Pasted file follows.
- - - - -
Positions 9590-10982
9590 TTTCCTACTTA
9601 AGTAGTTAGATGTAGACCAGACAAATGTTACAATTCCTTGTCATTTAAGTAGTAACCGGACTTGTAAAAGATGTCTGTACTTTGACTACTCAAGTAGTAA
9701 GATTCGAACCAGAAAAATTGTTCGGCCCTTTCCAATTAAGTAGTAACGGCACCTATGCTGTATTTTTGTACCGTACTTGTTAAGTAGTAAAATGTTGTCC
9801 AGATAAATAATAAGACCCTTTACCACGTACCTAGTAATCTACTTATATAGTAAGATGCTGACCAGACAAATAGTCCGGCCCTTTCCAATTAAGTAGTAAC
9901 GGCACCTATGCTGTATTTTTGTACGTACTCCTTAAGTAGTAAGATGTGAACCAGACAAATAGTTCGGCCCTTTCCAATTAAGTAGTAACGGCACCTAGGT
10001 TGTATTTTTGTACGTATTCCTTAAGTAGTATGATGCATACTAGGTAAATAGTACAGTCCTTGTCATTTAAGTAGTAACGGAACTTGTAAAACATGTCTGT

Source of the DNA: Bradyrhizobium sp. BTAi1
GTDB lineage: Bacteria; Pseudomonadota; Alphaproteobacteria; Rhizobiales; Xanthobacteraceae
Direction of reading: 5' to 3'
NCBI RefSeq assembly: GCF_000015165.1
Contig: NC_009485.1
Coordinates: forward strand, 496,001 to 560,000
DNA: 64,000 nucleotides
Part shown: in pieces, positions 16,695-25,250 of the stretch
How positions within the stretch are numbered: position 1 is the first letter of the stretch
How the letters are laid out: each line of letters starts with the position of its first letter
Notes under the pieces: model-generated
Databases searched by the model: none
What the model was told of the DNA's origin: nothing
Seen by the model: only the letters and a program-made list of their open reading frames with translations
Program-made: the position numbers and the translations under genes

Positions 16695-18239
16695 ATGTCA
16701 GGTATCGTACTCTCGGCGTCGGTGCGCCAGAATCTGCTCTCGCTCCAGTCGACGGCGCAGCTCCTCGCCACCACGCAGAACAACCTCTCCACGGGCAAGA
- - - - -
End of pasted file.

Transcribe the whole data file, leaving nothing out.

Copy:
Positions 9590-10982
9590 TTTCCTACTTA
9601 AGTAGTTAGATGTAGACCAGACAAATGTTACAATTCCTTGTCATTTAAGTAGTAACCGGACTTGTAAAAGATGTCTGTACTTTGACTACTCAAGTAGTAA
9701 GATTCGAACCAGAAAAATTGTTCGGCCCTTTCCAATTAAGTAGTAACGGCACCTATGCTGTATTTTTGTACCGTACTTGTTAAGTAGTAAAATGTTGTCC
9801 AGATAAATAATAAGACCCTTTACCACGTACCTAGTAATCTACTTATATAGTAAGATGCTGACCAGACAAATAGTCCGGCCCTTTCCAATTAAGTAGTAAC
9901 GGCACCTATGCTGTATTTTTGTACGTACTCCTTAAGTAGTAAGATGTGAACCAGACAAATAGTTCGGCCCTTTCCAATTAAGTAGTAACGGCACCTAGGT
10001 TGTATTTTTGTACGTATTCCTTAAGTAGTATGATGCATACTAGGTAAATAGTACAGTCCTTGTCATTTAAGTAGTAACGGAACTTGTAAAACATGTCTGT

Source of the DNA: Bradyrhizobium sp. BTAi1
GTDB lineage: Bacteria; Pseudomonadota; Alphaproteobacteria; Rhizobiales; Xanthobacteraceae
Direction of reading: 5' to 3'
NCBI RefSeq assembly: GCF_000015165.1
Contig: NC_009485.1
Coordinates: forward strand, 496,001 to 560,000
DNA: 64,000 nucleotides
Part shown: in pieces, positions 16,695-25,250 of the stretch
How positions within the stretch are numbered: position 1 is the first letter of the stretch
How the letters are laid out: each line of letters starts with the position of its first letter
Notes under the pieces: model-generated
Databases searched by the model: none
What the model was told of the DNA's origin: nothing
Seen by the model: only the letters and a program-made list of their open reading frames with translations
Program-made: the position numbers and the translations under genes

Positions 16695-18239
16695 ATGTCA
16701 GGTATCGTACTCTCGGCGTCGGTGCGCCAGAATCTGCTCTCGCTCCAGTCGACGGCGCAGCTCCTCGCCACCACGCAGAACAACCTCTCCACGGGCAAGA